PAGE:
Argentina on the cusp of legalising abortion, a rarity in Latin America

It is estimated that up to half a million illegal abortions take place in the country each year

Demonstrators celebrate with green headscarves – the symbol of abortion rights activists – outside the Argentine Congress in Buenos Aires. Photograph: Ronaldo Schemidt/AFP via Getty

Demonstrators celebrate with green headscarves – the symbol of abortion rights activists – outside the Argentine Congress in Buenos Aires. Photograph: Ronaldo Schemidt/AFP via Getty

 

The Senate in Argentina will on Tuesday debate a Bill that, if it passes into law, would make the country by far the largest in Latin America to legalise abortion.

The proposed legislation would allow women to terminate pregnancies up until the 14th week. Currently abortion is allowed only in cases of rape and when there is a threat to the life of the mother.

Earlier this month the lower house of Congress approved the measure, which was a key campaign pledge of Peronist president Alberto Fernández, a Catholic. He says it is a question of social justice as abortion is already a reality in Argentina and the debate is between dangerous clandestine abortions and legal procedures carried out safely in public hospitals.

Health specialists estimate that up to half a million illegal abortions are performed in the country each year, resulting in 39,000 hospitalisations due to complications, the majority of which are poor women attending unsafe backstreet clinics.

A previous effort at decriminalisation fell short when the Senate narrowly voted against it in 2018. But now women’s rights groups say their national mobilisation behind the measure allied to the executive’s strong backing should get it over the line. “It will be pure suffering until the last minute but we are confident that this time it will pass,” says Julia Martino of the National Campaign for the Right to Legal, Safe and Free Abortion, which is co-ordinating the pro-choice campaign.

Martino says the Senate’s rejection of legalisation two years ago resulted in an intensified engagement by a new generation of women’s rights activists who have helped to keep the issue high up on the political agenda, meaning the government has pushed ahead with the proposal despite Argentina being one of the worst-affected countries in the world by the coronavirus pandemic.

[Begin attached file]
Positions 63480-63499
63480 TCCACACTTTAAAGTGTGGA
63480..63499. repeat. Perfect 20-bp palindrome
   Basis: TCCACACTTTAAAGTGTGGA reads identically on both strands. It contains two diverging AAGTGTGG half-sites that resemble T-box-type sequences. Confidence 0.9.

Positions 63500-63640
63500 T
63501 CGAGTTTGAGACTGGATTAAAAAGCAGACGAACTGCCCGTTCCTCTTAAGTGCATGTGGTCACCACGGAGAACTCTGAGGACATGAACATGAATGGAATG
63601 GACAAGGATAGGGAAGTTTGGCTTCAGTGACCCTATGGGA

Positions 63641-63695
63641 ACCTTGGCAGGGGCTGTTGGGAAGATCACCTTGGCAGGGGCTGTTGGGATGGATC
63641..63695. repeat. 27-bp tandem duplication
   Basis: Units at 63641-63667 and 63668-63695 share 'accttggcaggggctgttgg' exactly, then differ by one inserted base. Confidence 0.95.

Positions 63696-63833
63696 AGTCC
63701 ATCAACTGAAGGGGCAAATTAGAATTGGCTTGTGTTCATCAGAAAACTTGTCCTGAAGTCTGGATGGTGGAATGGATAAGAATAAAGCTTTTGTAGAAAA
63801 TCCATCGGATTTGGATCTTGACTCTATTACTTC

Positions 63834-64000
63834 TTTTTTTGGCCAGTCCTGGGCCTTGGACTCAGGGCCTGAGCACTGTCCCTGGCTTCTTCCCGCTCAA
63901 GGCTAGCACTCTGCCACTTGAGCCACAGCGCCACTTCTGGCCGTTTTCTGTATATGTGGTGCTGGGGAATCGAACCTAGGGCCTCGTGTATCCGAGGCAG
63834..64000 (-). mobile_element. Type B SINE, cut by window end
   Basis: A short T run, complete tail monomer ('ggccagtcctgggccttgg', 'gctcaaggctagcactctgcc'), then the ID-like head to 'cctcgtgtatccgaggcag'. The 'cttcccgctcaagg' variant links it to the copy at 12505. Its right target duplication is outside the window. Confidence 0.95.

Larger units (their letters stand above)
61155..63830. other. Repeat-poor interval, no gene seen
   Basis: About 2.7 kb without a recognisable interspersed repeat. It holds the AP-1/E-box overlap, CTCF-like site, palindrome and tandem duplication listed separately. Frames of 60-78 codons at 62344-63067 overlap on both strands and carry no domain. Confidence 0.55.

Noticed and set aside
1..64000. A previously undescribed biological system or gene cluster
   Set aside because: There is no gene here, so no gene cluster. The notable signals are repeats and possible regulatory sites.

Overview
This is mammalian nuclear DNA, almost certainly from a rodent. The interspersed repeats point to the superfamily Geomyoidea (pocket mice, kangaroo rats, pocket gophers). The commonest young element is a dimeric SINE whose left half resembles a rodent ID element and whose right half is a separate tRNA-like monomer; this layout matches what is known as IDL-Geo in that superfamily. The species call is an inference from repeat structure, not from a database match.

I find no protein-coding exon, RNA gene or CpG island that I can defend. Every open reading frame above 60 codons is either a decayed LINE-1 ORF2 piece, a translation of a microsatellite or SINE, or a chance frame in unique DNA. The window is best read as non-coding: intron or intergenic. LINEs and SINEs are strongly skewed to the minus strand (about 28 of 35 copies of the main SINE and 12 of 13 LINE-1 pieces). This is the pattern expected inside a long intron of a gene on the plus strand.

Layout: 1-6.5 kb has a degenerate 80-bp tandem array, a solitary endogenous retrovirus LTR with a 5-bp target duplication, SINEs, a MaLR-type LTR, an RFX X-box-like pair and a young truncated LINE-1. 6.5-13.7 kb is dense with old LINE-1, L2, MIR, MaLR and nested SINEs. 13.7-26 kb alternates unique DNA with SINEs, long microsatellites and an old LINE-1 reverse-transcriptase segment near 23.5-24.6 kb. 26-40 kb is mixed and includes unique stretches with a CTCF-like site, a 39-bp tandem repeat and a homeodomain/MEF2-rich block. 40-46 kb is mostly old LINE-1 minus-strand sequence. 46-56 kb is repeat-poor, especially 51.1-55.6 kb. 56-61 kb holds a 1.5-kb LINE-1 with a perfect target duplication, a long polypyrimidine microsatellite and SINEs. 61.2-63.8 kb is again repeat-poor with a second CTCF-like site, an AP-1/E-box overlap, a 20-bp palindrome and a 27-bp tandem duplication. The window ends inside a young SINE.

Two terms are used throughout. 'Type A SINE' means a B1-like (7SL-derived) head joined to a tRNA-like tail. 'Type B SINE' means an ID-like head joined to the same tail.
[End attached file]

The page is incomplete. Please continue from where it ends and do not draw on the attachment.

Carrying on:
Close vote

The Bill, which could be voted on as early as Tuesday night, has caused divisions in many parties, and the result in the Senate is expected to be much closer than that in the lower house, where the measure was passed by 131 votes to 117. If the Senate is tied, the deciding vote will be cast by vice-president Cristina Kirchner. When she served two terms as president she was against decriminalisation, but she now says she supports the move.

Pro-choice senators have discussed making modifications to the Bill to garner more backing for it, which might require a new vote in the lower house before it can be signed into law. If the Bill does pass it would represent a major advance for pro-choice advocates in Latin America, where access to abortion is severely restricted. Currently elective abortion is legal only in Cuba, Guyana and Uruguay, as well as Mexico City.

Opposition to the proposal is being spearheaded by the country’s churches. Argentina’s Catholic bishops, whose leadership this year decided not to make their annual Christmas visit to the president, are intensively lobbying senators and the state governors who exercise political influence with them to vote against the Bill.

The health spokesman for the country’s bishops’ conference, auxiliary bishop of La Plata Alberto Bochatey, said the proposed law was not designed to help the poor but “comes from a bourgeois spirit which refuses to take responsibility for one’s actions”.

Pope criticised

Pope Francis has also expressed his opposition to legalising abortion in his native country. In a handwritten letter sent last month to congresswoman Victoria Morales Gorleri, the head of a women’s network that focuses on preventing abortions in shanty towns, he wrote: “Is it fair to eliminate a human life to solve a problem? Is it right to hire a killer to solve a problem?”

But the Argentine pope has faced criticism in some conservative quarters for what has been described as his excessive discretion when criticising the government’s efforts to push through legalisation.

In a public letter, Catholic writer José Arturo Quarracino, the nephew of his predecessor as archbishop of Buenos Aires, criticised the pope for receiving Fernández in Rome at the start of the year even though he was publicly committed to decriminalising abortion. Quarracino described the Vatican’s resistance to the president’s project as “a gentle opposition, reaffirming its pro-life posture and ... nothing more.”

When asked about the pope’s likely reaction to any change in the law, Fernández said in a recent television interview “the Vatican is a state within a country called Italy where abortion has been permitted for years. So I hope he understands.”

Since becoming Latin America’s first pope in March 2013, Francis has sought to avoid being dragged into his country’s bitterly polarised politics. Though he receives a constant stream of Argentine politicians who visit the Vatican, he is yet to return to his home country as pontiff, despite visiting 10 other Latin-American nations, including all of his homeland’s immediate neighbours bar Uruguay.

In a video explaining why a mooted visit in 2017 would not take place, Pope Francis said he was too busy telling his compatriots “the world is bigger than Argentina”.

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